I have a problem that I’d like to share with you. If you’ve followed my blog, you know that I truly believe that people and culture are your only differentiators and your biggest competitive advantage. I refuse to look at people like a commodity or resource. People are the collection of hopes, dreams, ambitions and passions; not a widget to be bought and sold.
This is why I despise the word human resources (HR) and am proud to announce the death of HR here at Roma Moulding. We’ve closed our HR department; don’t try to email firstname.lastname@example.org, it no longer exists, instead send your inquiries to email@example.com.
First off, let me profess my respect and admiration for the creative, hard working HR professionals that care for and develop the people they work with. I recognize the unique skillset and potential they bring to any organization. Having said that, the presence of HR is often synonymous with policies, procedures and being reprimanded. Being pulled into a meeting with your company’s HR leader will recall memories of being sent to the Principal’s office during adolescence.
At the core, HR is the department that makes sure people don’t make errors. They create policies and procedures based on precedent in order to make people or situations easier to manage. What happens when you work in an unprecedented space and use unconventional methods to achieve extraordinary results? In my humble opinion, I believe that HR just impedes creativity by putting restrictions on what you can do and how you can achieve it. It forces otherwise ambitious people to follow a rulebook rather than do what is needed to achieve a goal.
Innovation only exists in environments that promote freedom and coloring outside the lines. It’s difficult to do things differently when there’s an entire department dedicated to maintaining the status quo. Simply put, HR are the rule keepers and could just be called the C.Y.A. department.
What does the death of HR mean to us here at Roma Moulding? Well, it’s symbolic, we’re going to have guidelines and we’re going to encourage our team members to think within them but are here to support when conventional thinking or techniques won’t work. Out of the death of HR, we’ve created two new teams to Move, Inspire and WOW our team members and partners. Moving forward, the newly formed Talent Team and Culture Team will resume the majority of HR’s new responsibilities. Things like payroll and benefits will shift to our Finance Team.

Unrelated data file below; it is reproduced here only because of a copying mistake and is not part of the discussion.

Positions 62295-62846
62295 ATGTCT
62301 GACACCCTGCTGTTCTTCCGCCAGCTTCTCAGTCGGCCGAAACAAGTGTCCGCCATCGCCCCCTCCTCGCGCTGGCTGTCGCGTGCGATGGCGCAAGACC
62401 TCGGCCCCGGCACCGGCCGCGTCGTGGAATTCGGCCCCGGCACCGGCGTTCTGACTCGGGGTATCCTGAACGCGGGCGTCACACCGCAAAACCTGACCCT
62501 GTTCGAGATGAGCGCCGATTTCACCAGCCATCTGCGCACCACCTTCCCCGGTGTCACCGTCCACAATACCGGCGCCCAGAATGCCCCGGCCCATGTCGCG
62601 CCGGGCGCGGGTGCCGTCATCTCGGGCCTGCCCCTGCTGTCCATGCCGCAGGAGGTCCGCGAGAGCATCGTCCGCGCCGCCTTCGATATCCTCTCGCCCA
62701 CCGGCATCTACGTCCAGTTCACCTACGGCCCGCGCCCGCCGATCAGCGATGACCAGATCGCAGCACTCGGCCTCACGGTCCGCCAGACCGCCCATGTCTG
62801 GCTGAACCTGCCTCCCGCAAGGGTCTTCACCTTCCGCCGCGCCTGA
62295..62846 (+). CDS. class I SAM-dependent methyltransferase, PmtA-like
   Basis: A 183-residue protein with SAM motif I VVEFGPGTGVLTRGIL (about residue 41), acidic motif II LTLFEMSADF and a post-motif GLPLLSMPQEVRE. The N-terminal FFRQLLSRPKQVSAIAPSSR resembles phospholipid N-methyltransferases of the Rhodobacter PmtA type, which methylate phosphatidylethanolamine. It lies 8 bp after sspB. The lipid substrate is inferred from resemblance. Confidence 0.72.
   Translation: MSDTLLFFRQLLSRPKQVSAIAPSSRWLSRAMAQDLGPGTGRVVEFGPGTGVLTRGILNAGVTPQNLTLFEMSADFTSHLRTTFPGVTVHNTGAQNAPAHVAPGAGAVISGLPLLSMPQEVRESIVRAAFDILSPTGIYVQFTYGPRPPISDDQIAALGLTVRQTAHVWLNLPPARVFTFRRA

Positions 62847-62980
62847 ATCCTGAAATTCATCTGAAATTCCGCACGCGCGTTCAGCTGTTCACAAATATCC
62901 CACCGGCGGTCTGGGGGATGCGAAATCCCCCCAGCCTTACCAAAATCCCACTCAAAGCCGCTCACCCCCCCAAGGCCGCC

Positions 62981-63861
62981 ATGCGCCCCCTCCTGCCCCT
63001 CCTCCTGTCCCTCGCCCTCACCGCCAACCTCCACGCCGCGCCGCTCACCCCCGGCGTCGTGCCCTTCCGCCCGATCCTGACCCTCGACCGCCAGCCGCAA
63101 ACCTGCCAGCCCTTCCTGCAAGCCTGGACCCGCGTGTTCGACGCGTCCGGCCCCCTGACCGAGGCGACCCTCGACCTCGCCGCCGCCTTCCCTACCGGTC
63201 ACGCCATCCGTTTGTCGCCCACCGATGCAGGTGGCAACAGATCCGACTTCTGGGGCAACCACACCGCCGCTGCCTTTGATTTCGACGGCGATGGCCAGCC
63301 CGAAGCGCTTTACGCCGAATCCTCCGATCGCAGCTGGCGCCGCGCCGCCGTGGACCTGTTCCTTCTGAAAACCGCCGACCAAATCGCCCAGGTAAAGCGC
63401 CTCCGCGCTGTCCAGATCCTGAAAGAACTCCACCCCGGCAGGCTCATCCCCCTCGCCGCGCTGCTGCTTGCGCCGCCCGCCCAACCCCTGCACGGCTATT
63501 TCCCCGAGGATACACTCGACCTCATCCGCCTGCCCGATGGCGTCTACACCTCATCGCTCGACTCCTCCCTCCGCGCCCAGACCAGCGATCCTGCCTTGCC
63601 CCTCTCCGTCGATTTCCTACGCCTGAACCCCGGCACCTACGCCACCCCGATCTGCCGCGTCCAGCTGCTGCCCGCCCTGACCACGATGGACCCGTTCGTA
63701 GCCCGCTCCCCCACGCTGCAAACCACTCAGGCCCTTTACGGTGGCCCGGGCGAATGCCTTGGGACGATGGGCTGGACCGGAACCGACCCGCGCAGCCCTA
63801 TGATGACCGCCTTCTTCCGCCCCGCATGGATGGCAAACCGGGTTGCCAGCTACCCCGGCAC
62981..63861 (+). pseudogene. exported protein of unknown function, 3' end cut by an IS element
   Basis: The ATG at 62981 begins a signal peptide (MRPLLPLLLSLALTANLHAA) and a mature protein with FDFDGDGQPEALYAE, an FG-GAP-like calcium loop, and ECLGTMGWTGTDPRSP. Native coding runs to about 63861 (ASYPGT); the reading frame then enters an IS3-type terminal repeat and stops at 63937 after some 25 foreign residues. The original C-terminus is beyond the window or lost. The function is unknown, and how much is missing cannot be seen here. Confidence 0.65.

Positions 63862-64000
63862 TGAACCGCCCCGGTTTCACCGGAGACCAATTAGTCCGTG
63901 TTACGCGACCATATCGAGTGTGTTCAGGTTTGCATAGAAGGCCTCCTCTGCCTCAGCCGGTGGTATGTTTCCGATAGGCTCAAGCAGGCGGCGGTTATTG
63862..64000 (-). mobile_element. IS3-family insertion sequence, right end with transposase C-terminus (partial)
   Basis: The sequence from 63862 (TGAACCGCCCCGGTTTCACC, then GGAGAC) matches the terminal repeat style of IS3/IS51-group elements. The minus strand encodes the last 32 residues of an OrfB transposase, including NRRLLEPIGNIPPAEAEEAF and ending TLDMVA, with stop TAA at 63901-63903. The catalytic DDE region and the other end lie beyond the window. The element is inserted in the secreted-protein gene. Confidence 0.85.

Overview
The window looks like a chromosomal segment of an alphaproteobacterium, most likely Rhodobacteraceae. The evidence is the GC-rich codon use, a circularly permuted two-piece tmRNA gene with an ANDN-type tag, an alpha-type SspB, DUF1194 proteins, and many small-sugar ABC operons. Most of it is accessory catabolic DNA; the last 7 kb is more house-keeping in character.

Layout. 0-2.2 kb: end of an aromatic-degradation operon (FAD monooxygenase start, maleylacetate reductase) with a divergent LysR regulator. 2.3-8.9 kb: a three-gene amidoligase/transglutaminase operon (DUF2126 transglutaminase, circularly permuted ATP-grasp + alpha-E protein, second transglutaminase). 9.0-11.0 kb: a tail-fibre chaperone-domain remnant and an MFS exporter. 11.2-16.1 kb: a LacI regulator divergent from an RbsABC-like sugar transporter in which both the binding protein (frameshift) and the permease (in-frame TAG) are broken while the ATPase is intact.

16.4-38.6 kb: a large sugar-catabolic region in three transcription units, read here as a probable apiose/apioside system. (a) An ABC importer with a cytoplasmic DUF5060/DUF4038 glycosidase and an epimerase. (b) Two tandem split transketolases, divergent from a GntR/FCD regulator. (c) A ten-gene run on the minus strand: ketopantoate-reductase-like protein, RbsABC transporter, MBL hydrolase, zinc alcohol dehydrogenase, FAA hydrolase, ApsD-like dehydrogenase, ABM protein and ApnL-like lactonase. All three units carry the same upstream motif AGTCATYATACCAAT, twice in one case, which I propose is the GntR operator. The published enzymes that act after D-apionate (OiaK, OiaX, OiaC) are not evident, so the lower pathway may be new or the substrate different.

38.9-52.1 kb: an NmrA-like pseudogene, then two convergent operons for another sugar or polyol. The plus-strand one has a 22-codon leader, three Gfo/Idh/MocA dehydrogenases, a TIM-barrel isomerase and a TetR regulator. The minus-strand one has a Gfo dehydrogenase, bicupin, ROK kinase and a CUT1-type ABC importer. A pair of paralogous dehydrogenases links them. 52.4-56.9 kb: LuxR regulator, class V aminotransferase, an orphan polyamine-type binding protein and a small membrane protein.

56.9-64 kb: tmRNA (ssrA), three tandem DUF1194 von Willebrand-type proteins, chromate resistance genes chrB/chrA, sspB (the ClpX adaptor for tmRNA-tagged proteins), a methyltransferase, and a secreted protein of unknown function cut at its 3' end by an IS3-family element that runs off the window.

We’ve changed the title of our HR leader to Culture and Talent Leader because the term human resources is offensive and antiquated.
So what does our Talent Leader think about the death of traditional HR here at Roma?
“The death of HR here at Roma is in line with our culture of openness and fostering learning and development,” said Aman Randhawa. “A traditional HR department set up does not work for where we want Roma to be because it carries the perception of rigid rules like policies and procedures and at times seen as the Police department of a company.”
But how are people going to know what to do? When can they travel, what will be reimbursed and should they proceed with a project or initiative? Our guidelines are pretty loose but we’re fortunate that we have smart people to live them. Additionally, guidelines aren’t the only support our team members have. We have Roma Family Core Values that guide us and are our ultimate guidelines. Does an initiative live within our Roma Family Core Values? Yes, then go for it.
Traditional HR is an extension of people management, something that we decided we don’t need at Roma a while ago. As Jim Collins says, “The best people don’t need to be managed. Guided, taught, led – yes. But not tightly managed.”
We’re all about tearing down barriers and increasing freedom for our team members. The most passionate and creative people in the world crave and thrive in environments that foster innovation. Richard Branson, Steve Jobs and Tony Hsieh are all amazing examples of what can be achieved when restrictions are replaced with freedom and innovation.
I was wondering if this mentality could be adopted across all Roma teams so I posed the question, “how do you know if you’re doing the right thing?” to Gordon Thain, our Commander of Communications. I chose Gordon out of a bunch of qualified applicants to join our Roma team about a year ago, so I know he’s the A player I need him to be. He’s a good example as he often has to think on his feet to quickly answer questions and represent our brand. His answer is below.
“How do I know what to do or if what I am doing is right?” said Thain. “Well, if I’m ever in doubt I just refer to our Mission, Vision and Roma Family Core Values. If my course of action conflicts with any of those I know I need to revise my plan.”
Give this a try: go ask some of your team members how they know if they’re doing the right thing? Their answers may shock you!
We held a funeral for our HR department at our thirteenth All Hands Meeting. Check out the video below or watch a recorded version of the entire show, here!